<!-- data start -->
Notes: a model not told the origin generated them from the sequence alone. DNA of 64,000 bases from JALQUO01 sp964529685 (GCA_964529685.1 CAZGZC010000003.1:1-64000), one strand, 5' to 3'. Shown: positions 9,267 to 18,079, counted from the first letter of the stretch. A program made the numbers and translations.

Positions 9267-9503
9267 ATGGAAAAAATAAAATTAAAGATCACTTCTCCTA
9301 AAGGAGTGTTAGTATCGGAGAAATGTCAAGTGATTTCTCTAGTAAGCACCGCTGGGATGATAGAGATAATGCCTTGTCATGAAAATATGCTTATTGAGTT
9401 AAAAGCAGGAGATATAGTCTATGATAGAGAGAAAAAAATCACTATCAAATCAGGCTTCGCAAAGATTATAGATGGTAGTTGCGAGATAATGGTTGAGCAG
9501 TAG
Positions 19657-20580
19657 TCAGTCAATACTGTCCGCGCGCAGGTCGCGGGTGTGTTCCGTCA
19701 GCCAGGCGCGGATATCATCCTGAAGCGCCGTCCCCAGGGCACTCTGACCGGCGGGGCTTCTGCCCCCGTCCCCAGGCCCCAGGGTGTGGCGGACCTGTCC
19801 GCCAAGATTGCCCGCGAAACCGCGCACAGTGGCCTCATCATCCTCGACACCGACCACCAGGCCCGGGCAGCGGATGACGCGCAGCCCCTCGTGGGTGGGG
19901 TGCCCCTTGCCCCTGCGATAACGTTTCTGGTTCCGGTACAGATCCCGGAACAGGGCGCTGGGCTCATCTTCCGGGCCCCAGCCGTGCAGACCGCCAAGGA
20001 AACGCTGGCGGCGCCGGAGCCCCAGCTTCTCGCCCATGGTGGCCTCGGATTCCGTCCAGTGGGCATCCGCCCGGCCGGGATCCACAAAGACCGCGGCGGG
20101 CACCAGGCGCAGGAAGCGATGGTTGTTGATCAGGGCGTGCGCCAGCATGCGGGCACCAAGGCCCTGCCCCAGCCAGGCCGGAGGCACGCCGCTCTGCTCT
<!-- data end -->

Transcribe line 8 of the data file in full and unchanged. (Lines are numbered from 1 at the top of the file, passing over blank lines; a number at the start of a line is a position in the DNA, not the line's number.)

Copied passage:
19657 TCAGTCAATACTGTCCGCGCGCAGGTCGCGGGTGTGTTCCGTCA